It’s the world’s number one killer among infectious diseases, but tuberculosis has been eclipsed by HIV/AIDS as a focus of global attention and donor funding. When world leaders gather at the United Nations next month, they will be asked to change that by committing to end the tuberculosis pandemic by 2030 and come up with USD 13 billion annually to achieve that goal.
A row between the United States and South Africa threatens, however, to cast a pall over the first high-level meeting on tuberculosis, to be held on the sidelines of the General Assembly meeting in New York.
Billionaire philanthropist Bill Gates whose global fund has done game-changing work to boost public health in poor countries will be among the headliners of the TB summit on September 26.
“TB is not a disease of the past, but if the world works together to fight it, I have no doubt it can be,” Gates said in post on Twitter.
Two months of negotiations on a final declaration were scheduled to wrap up in July, but the talks have dragged on after South Africa opposed US proposals to delete language that recognizes the right of poorer countries to access cheaper medicines.
Medical charity MSF has applauded South Africa’s stance and urged countries to resist what it has described as “an aggressive push” by the US pharmaceutical lobby to restrict access to low-cost drugs.
Diplomats said negotiations were continuing on a possible compromise.
Last year, the World Health Organization sounded the alarm when it said tuberculosis had surpassed HIV/AIDS as the world’s number one infectious killer and was the ninth cause of death worldwide. About 1.7 million people died from TB in 2016 out of 10.4 million worldwide who became ill from the severe lung infection, according to the WHO.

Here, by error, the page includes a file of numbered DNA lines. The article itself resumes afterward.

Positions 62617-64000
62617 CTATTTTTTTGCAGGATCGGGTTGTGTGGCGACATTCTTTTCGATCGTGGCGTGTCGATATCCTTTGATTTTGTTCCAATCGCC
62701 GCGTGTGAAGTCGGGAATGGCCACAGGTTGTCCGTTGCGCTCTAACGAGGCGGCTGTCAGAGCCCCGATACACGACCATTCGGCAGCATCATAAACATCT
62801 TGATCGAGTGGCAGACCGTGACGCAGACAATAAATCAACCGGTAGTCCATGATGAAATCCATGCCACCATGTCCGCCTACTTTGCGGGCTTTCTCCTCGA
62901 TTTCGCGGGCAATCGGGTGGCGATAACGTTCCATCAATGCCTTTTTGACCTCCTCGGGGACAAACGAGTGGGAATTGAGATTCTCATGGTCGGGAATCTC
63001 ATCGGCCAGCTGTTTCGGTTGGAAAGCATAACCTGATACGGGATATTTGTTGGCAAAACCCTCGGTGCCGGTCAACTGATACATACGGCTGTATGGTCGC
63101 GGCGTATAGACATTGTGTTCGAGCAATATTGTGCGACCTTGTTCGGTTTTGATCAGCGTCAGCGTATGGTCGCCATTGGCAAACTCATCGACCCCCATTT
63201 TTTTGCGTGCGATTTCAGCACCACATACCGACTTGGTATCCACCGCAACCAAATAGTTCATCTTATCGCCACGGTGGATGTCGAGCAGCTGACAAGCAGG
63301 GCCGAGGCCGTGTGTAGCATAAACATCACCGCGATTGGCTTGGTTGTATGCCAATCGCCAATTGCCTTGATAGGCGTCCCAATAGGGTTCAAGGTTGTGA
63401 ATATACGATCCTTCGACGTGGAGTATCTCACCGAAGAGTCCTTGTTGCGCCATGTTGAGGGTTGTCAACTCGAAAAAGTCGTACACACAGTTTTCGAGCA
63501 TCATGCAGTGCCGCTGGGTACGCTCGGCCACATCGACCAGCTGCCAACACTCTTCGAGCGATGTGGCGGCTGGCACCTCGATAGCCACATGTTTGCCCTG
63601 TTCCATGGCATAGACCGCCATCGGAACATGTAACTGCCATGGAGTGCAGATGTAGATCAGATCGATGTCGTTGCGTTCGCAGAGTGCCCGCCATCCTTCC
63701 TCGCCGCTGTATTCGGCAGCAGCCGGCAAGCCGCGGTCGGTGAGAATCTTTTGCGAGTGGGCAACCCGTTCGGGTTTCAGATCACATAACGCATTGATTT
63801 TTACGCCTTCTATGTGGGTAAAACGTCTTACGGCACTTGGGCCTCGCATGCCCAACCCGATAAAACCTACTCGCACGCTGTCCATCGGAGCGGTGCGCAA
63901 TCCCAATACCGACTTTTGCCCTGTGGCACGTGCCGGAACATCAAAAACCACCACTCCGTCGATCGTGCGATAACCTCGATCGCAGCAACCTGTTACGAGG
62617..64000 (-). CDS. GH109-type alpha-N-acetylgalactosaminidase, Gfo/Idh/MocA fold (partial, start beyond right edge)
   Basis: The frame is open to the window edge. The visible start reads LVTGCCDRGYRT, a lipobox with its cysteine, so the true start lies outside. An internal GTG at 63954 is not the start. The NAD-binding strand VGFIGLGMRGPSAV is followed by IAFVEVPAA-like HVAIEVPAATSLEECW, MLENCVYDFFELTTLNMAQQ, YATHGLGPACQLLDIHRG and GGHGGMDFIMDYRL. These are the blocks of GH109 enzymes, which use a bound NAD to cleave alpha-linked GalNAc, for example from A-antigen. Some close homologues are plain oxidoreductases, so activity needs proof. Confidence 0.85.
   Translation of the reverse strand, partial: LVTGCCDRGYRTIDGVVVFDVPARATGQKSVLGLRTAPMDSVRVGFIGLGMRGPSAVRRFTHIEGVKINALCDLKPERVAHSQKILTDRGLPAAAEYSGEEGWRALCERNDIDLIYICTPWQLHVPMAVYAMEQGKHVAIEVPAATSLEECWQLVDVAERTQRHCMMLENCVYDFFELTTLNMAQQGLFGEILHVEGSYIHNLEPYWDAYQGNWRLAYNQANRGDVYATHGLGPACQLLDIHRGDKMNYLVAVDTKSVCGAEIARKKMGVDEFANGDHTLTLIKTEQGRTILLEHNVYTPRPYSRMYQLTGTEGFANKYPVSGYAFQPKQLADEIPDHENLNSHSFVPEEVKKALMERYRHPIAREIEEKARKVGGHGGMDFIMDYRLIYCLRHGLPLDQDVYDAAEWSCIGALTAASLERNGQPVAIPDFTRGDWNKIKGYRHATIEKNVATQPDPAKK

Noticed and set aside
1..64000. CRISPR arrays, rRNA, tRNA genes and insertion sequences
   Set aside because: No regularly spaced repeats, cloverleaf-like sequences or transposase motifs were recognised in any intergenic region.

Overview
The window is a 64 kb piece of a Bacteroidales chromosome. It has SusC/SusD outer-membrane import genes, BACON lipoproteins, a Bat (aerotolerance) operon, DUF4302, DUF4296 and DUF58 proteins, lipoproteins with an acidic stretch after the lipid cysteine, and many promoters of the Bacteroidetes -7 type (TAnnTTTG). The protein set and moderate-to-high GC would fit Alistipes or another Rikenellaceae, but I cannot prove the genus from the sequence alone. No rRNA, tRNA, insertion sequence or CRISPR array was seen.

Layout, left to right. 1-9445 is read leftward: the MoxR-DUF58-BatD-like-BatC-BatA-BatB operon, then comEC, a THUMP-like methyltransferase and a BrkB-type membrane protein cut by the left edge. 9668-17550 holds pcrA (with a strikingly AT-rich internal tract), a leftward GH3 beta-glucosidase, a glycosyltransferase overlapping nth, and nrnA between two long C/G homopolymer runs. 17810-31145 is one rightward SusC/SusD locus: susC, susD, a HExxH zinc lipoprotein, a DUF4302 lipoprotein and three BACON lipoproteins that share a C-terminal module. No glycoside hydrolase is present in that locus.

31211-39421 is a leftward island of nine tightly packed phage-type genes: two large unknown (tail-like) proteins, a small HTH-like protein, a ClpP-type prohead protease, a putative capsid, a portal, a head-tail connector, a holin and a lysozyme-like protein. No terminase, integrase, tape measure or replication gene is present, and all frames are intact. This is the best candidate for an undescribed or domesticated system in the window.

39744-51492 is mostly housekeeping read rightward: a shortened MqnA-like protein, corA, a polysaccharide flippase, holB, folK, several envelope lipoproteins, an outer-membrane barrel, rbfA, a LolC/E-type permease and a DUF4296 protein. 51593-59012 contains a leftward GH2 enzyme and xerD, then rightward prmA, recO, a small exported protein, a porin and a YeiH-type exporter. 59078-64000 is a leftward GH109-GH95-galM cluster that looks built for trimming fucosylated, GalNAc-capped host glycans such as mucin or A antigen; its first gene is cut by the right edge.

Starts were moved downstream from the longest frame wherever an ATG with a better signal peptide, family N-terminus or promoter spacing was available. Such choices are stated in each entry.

A 30-point final declaration under negotiation would commit governments to end the global tuberculosis epidemic by 2030 by stepping up investment and innovation to fight the disease.
Governments would agree to mobilize at least USD 13 billion a year by 2022 for treatment and care and an additional USD 2 billion to fund research at a time when tuberculosis is becoming more resistant to antibiotics.
Five countries are the hardest-hit by the TB pandemic: India, which accounts for a quarter of cases, Indonesia, China, the Philippines and Pakistan, but it remains unclear whether these nations are sending high-level officials to the summit.
Non-governmental organizations say leaders from key donor countries like the United States, Britain, France, Germany and Canada must turn up for the meeting to be ground-breaking.